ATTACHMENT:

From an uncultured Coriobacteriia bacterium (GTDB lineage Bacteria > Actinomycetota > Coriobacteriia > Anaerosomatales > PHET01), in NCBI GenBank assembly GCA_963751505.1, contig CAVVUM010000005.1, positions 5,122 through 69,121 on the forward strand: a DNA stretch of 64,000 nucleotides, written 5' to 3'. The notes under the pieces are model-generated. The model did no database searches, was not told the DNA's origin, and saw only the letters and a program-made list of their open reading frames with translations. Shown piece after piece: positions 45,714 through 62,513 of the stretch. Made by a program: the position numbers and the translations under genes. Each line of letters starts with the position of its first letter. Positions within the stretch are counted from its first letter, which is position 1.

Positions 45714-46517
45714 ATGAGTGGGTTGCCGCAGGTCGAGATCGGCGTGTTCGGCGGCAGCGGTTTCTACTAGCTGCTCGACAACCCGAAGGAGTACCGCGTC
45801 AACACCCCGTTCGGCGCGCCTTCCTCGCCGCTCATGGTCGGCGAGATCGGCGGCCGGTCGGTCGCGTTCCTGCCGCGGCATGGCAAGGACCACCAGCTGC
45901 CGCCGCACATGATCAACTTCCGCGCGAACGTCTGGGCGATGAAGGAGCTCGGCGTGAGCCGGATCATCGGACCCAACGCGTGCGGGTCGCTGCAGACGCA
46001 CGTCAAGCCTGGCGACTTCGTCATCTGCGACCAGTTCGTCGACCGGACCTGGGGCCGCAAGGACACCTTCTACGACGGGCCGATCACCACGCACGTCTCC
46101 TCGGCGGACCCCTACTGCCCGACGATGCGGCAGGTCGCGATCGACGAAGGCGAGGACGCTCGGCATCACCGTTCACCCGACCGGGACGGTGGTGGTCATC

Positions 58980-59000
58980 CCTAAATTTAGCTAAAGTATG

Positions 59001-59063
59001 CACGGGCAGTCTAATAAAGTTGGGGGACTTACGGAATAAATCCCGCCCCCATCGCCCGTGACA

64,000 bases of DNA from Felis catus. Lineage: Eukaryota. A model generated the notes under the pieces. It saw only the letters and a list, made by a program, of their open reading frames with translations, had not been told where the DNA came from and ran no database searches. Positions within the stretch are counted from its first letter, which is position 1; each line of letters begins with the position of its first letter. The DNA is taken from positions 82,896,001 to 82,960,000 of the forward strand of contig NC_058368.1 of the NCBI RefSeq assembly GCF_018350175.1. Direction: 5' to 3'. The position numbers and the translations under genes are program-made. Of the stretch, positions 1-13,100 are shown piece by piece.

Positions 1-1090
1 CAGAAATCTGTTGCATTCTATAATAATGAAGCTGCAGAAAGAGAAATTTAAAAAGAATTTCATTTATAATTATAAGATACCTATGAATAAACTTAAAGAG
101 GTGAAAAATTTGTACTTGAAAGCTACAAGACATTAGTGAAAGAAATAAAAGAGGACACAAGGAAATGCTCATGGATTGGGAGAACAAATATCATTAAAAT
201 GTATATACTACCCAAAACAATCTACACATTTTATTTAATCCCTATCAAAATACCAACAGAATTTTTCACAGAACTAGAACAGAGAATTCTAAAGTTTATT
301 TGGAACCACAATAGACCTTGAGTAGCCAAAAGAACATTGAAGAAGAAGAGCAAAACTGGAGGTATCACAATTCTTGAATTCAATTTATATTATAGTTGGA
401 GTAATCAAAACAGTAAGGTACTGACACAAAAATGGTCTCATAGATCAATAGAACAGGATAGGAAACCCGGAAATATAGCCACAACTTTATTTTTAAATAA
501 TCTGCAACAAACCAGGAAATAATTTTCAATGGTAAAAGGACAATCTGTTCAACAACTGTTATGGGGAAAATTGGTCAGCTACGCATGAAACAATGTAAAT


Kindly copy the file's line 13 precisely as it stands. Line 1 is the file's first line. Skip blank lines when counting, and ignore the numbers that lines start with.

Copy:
Positions 1-1090